Hydraulic neutrality - Build 171(2019)
- Hydraulic neutrality
- Valid from
- Information provider
- BRANZ Limited
- Information type
- BUILD article
- Website, PDF
With urban densification putting a strain on infrastructure services, some councils now require stormwater to be dealt with in situ, easing the strain on public systems.
For any building or development site, the area of ground able to absorb rainfall is reduced by the roofs of buildings and hard surface areas such as driveways and paving. The soil type also influences how much and how quickly water can be absorbed.
This means that water previously absorbed on an undeveloped site is typically discharged into a council stormwater system instead. The increasing density of urban and suburban development has significantly increased the stormwater load on public utilities.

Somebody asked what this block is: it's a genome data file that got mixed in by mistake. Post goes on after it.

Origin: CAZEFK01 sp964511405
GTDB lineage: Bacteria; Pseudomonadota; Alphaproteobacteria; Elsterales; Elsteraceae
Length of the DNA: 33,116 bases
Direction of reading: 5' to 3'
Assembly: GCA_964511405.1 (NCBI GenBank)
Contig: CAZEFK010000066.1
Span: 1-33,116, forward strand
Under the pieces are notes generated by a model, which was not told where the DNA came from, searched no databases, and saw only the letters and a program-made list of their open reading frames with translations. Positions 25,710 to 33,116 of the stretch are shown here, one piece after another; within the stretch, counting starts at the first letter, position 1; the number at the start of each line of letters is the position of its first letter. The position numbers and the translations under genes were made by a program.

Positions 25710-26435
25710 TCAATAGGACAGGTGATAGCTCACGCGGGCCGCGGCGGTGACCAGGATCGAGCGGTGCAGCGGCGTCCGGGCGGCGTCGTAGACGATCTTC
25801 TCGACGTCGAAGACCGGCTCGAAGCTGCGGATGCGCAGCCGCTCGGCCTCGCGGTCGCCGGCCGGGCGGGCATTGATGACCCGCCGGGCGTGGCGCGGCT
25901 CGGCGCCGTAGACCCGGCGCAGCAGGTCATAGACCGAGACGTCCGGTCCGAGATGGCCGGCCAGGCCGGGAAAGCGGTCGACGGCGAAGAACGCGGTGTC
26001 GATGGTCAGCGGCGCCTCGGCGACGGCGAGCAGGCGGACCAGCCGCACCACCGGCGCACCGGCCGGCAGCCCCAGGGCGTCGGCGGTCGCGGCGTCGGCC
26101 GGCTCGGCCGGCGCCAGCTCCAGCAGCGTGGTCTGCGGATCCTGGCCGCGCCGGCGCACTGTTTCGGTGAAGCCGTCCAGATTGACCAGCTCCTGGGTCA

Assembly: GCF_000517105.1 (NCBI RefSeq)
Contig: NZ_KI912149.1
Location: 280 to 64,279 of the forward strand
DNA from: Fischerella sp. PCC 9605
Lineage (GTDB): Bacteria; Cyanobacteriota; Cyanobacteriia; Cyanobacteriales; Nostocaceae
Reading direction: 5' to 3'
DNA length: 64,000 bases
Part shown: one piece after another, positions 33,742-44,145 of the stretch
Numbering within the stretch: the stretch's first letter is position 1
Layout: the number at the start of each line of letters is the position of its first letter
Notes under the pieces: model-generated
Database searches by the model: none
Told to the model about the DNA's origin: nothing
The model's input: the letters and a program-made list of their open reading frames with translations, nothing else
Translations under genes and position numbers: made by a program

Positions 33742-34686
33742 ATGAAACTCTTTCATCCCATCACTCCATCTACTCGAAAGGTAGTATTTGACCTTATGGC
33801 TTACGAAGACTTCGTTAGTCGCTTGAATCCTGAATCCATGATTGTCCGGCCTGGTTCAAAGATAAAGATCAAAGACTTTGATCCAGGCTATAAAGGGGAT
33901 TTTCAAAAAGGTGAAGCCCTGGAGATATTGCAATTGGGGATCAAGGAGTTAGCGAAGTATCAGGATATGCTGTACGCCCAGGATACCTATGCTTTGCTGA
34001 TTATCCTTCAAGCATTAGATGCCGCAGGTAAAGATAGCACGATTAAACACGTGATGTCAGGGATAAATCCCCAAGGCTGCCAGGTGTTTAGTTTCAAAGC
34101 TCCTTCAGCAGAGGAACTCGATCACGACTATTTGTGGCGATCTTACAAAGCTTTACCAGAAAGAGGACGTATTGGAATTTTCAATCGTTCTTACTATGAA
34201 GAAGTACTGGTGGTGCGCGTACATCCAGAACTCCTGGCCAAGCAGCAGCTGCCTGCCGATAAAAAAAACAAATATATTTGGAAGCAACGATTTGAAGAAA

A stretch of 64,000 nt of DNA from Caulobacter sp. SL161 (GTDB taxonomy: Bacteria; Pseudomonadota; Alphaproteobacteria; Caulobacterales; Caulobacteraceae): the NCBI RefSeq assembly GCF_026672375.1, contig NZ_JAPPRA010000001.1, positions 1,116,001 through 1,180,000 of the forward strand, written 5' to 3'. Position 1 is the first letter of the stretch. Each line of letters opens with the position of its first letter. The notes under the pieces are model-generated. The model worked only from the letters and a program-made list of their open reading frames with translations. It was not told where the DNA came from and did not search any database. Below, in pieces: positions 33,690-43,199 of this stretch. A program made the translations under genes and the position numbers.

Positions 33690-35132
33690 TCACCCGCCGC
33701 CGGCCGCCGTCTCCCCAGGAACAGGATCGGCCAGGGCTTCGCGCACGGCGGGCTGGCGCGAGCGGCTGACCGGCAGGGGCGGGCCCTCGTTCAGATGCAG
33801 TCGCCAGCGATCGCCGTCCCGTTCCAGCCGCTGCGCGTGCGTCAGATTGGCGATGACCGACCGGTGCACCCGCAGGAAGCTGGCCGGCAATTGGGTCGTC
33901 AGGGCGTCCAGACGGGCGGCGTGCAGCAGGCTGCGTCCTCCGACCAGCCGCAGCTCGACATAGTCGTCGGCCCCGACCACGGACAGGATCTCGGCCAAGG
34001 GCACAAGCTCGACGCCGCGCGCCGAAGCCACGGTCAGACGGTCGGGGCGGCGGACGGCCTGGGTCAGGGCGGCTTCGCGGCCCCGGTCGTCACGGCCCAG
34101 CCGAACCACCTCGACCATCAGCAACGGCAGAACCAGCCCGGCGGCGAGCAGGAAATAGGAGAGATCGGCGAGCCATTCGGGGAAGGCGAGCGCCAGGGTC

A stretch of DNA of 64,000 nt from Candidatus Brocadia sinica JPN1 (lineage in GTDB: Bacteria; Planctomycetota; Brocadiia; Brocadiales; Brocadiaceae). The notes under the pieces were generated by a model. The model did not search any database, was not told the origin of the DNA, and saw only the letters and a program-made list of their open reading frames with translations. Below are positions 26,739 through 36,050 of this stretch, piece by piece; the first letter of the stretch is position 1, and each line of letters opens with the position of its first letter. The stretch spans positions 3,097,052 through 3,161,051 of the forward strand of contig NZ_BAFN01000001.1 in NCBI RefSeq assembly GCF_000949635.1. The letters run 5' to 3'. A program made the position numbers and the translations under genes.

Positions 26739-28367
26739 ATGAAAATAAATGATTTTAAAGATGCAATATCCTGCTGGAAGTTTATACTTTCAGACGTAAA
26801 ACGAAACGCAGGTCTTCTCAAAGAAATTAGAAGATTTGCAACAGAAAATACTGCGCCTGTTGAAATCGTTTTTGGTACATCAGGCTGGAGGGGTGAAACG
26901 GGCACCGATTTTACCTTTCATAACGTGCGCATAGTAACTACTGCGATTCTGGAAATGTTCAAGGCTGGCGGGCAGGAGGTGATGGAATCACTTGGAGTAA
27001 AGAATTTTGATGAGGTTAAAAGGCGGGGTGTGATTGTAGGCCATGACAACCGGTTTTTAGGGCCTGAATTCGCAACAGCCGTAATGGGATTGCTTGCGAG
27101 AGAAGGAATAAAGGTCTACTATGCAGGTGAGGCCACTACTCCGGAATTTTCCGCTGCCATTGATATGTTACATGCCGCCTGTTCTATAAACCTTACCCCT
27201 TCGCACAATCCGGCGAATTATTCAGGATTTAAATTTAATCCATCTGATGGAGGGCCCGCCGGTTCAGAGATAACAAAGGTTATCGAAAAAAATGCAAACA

This article includes the following parts:
- Move to hydraulic neutrality
- Stormwater flood management varies
- What causes stormwater flooding?
- Managing stormwater run-off
- Kapiti Coast case study
- No additional hazard from developments
- Ways to achieve hydraulic neutrality
- Auckland design approach
- Christchurch guidance
- Changes needed in designs